Gauteng economy on the up, says provincial minister

Progress was being made in strengthening Gauteng’s economy but unemployment was still a concern, Gauteng minister of finance Paul Mashatile said on Tuesday.

“[W]hen we report back to the people of Gauteng [in 2009] we will be able to say boldly and without fear of contradiction that we have successfully completed our five-year mandate and that a firm basis has been laid towards the achievement of the goals of 2014,” he said.

Mashatile was speaking during the tabling of the medium-term budget policy statement (MTBPS) and the Provincial Adjustment Appropriation Bill in the Gauteng legislature.

He said the provincial economy continued to show strong growth, and since 2000 the average provincial economic growth rate had been stronger than that of the national economy.

“We continue to make significant progress in enabling faster economic growth and job creation; fighting poverty; building safe, secure and sustainable communities; developing a healthy, skilled and productive people; building an effective and caring government; and deepening democracy and promoting the constitutional rights of our people,” he said.

Mashatile said more needed to be done to accelerate job creation and attention needed to be paid to targeting and supporting job-creation sectors.

These included value-added manufacturing; information and communications technologies; tourism; the creative industries; and the competitive sports sectors.

Mashatile, referring to Premier Mbhazima Shilowa’s state of the province address earlier this year, said a “dent” had been made in unemployment.

He said statistics showed that 426 000 new employment opportunities were created in Gauteng between March 2002 and March 2006.

In March 2007, unemployment in Gauteng stood at 22,6%. This was down from a high of 28,8% in 2001.

Mashatile said it was the third year that the MTBPS was being tabled to the House, which indicated the “massive progress” the province was making on aligning its budget.

“The MTBPS outlines our strategic priorities and the total revenue that we will use to fund these priorities over the next three years.”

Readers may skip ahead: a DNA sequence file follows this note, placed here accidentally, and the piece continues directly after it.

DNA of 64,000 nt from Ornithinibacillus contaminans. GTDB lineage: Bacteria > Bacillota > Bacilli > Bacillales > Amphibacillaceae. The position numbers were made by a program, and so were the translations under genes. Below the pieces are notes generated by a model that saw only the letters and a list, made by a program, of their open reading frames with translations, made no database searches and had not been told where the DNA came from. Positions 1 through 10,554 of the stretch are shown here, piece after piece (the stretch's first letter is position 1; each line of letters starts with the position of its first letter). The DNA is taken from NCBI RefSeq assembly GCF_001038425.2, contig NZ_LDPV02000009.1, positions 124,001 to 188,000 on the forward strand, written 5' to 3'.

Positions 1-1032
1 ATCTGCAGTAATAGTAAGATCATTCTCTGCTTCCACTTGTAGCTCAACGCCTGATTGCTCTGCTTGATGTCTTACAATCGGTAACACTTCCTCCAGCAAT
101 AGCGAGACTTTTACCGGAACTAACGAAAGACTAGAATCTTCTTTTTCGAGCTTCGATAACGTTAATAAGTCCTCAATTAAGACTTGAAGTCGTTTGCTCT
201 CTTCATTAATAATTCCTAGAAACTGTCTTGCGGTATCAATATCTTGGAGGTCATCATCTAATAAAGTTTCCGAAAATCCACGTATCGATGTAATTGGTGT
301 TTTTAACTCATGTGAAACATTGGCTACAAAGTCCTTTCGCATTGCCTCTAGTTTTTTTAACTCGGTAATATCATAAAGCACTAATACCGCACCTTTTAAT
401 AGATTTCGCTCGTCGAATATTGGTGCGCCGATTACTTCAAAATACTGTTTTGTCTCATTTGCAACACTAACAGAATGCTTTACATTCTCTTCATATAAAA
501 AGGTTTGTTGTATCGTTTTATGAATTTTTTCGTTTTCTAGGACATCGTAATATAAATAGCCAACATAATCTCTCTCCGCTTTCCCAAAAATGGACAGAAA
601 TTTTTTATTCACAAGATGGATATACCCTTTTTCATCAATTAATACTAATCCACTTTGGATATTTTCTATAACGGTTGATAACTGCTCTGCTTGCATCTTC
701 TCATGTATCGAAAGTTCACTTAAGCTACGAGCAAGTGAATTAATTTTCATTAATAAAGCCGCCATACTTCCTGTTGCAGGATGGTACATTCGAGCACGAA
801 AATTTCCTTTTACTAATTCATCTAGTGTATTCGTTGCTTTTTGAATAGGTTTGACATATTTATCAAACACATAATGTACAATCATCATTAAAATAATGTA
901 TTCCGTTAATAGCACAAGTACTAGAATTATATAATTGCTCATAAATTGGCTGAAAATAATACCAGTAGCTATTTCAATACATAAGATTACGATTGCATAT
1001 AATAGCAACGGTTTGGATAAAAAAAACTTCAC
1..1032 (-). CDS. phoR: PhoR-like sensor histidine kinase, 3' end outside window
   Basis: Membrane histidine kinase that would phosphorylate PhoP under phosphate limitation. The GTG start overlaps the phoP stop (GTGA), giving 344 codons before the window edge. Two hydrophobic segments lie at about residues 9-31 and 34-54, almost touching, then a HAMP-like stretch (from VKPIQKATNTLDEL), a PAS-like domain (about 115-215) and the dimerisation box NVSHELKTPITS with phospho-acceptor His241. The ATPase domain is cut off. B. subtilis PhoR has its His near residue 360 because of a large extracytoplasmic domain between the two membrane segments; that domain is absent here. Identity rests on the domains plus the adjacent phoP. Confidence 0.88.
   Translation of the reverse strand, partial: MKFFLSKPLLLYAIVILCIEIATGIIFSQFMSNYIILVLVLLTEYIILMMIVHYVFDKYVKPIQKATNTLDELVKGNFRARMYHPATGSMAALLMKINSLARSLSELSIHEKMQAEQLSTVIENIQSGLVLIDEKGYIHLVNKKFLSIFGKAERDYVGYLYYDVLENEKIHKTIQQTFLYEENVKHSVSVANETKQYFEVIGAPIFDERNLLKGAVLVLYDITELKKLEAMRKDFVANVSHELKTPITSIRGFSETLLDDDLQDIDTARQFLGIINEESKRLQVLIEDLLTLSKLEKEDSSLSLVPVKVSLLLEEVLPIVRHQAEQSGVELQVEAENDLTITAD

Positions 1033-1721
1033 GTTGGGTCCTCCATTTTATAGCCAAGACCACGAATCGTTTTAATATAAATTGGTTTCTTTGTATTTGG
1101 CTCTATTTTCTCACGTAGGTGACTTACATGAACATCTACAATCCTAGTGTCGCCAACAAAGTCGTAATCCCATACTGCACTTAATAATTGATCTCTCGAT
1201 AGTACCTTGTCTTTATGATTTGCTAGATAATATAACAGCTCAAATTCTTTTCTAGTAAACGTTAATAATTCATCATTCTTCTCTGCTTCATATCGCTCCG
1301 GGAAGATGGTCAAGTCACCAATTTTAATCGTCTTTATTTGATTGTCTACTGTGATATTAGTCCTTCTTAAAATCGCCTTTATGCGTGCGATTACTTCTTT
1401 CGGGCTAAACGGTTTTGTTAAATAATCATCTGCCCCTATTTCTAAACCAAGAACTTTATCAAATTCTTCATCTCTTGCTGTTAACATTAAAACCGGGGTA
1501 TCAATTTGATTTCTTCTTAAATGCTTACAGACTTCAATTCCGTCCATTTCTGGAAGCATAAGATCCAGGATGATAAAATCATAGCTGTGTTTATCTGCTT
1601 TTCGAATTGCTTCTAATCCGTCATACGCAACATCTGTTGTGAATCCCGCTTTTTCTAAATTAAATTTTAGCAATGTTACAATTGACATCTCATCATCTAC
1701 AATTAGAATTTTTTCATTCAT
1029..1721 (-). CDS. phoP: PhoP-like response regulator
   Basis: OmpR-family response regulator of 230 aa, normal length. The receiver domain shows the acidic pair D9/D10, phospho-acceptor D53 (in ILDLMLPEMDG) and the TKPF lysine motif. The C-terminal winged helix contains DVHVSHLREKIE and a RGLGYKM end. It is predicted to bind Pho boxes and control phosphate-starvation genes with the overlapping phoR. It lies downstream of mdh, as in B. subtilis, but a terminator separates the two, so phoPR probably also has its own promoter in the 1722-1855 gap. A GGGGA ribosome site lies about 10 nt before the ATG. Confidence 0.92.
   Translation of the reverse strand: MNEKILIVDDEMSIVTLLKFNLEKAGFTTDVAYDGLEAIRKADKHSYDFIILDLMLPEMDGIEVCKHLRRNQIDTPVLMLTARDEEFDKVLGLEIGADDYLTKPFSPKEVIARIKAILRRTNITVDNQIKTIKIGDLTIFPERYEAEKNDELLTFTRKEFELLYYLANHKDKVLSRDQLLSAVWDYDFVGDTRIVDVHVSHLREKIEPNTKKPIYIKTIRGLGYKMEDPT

He said three areas would be given priority.

These were building Gauteng as a global city region; implementing the Gauteng Social Development Strategy; and building the capacity and the organisation of the state.

Mashatile said the Provincial Adjustment Appropriation Bill of 2007 would revise the Appropriation Act of 2007, which was approved by the House in February this year.

He said for the 2007/08 financial year the province anticipated a net surplus amounting to R276,9-million.

“This represents an improvement from a budget deficit of R336,2-million that we tabled to this house at the beginning of the financial year,” he said.

Revenue for the 2007/08 financial year was adjusted from R39,9-billion to R40,5-billion while expenditure for the 2007/08 financial year was also adjusted from R40,3-billion to R41,2-billion.

The adjustment in revenue had been necessitated by upward adjustments to both national and provincial funding.

He said national funding—in the form of equitable share and conditional grants—had increased by a total of R320,5-million, while provincial funding—in the form of own revenue and financing from the surplus—had increased by R156,3-million and R789,8-million respectively.

Mashatile said the increase in expenditure took into account additional allocations from the national government of R246,8-million, unforeseen and unavoidable expenditure allocations of R231,8-million, roll-overs totalling R229,1-million and other adjustments of R173,8-million.

Mashatile said the province’s immediate task was to ensure that the funds were spent efficiently and that it derived value for money.

“We must continue to be intolerant to both over- and under-expenditure ... We must continue to strengthen our capacity to sustain the momentum we have to built and accelerate the delivery of our programmes,” he said.—Sapa

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